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Jacksonville Jaguars and Bob Sanders: Just Say No

It seems like the typical cycle for Jaguar fans, and for fans of just about any other team in the National Football League this time of year.

Player X is released by team A, and a litany of people in venues from talk shows to message boards scramble to be the first to say their team must race out and sign this guy.

The latest example of this is Bob Sanders.  The Indianapolis Colts announced his release, and within minutes of the first scroll, threads popped up on one of the message boards saying the Jaguars should pursue him.  Others have suggested he is worth a look, and a minimal risk.

It is almost like these folks have completely abandon logic for the sake of signing a player who had some success in the league, and a name they recognized.

Bob Sanders is no doubt a player who deserved respect.  When he was healthy and actually on the field, Sanders truly was a difference maker for the Colts defense.  When he was injured, his presence was missed on the field, and it almost appeared to take the teeth out of their defense.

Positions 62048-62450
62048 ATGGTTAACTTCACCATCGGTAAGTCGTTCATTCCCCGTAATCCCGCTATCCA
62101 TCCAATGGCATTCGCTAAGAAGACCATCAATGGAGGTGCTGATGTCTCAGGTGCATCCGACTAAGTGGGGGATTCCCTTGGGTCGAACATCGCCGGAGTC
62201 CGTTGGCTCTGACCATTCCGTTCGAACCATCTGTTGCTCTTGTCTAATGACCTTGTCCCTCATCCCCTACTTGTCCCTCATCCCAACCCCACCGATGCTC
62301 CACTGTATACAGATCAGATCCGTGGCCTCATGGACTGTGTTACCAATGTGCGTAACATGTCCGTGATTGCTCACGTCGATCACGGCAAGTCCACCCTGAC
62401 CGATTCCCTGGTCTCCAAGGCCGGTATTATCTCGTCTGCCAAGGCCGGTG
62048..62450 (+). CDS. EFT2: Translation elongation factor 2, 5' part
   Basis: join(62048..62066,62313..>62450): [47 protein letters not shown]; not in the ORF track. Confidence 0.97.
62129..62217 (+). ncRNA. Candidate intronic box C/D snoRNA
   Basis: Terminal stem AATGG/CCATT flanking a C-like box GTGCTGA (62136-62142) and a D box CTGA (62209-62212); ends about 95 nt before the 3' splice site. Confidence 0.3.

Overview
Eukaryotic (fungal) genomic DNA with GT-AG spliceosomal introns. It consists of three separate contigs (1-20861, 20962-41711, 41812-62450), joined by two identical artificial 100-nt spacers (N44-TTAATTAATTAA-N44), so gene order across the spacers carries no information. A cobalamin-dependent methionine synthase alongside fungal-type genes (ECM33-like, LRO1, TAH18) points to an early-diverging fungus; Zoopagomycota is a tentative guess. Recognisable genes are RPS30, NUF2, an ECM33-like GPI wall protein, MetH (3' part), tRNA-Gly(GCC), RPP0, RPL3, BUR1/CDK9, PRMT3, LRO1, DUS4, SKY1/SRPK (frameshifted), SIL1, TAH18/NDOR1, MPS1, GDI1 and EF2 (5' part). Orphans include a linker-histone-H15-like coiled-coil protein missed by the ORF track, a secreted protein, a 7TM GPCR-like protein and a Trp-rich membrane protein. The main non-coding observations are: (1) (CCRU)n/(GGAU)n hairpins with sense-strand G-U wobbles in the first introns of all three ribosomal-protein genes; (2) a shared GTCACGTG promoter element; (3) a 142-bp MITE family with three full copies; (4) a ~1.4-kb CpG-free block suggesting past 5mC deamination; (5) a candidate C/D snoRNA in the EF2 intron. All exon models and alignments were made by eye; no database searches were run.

But, in 112 regular season games, Sanders was injured or missed playing time in nearly 70% of them.  He managed to make it on the field 48 times between 2004 and 2010, the last 3 of those appearances spanning the entire 2009 and 2010 seasons respectively.

Sanders only managed to complete more than 10 games twice during his 7 years in Indianapolis.  He played in 29 games in 2005 and 2007.  That means he only managed to cobble together 19 more games over the course of the remaining 5 seasons.  And this is the guy we should be pursuing?

It was suggested he could serve as a Band-Aid for the team.  That would be fine if we only needed a guy to plug the hole for 4-6 games a year, and based on his history, that is a very generous suggestion.

There is no doubt Sanders is a talented player.  He has proven to be the best when healthy earning the NFL defensive player of the year honors in 2007.  But, in an era of ever increasing violence in the NFL, his position is particularly vulnerable to the types of injuries that have forced him to be sidelined for more than two thirds of his career in the NFL. 

There is no magic cure that will suddenly transform him into an iron man capable of giving you 12-15 games a year. 

The Colts recognize the fact that it is time to move on. Sometimes when a player is released, it is because he is done in the league.  There is nothing left in the tank.  They tried to stick with him after hinting the end was near last season.  Their loyalty got them 1 game and a trip to the IR.  Nothing is going to suddenly change for this guy, and for the Jacksonville Jaguars, a Band-Aid just won't do the trick this time.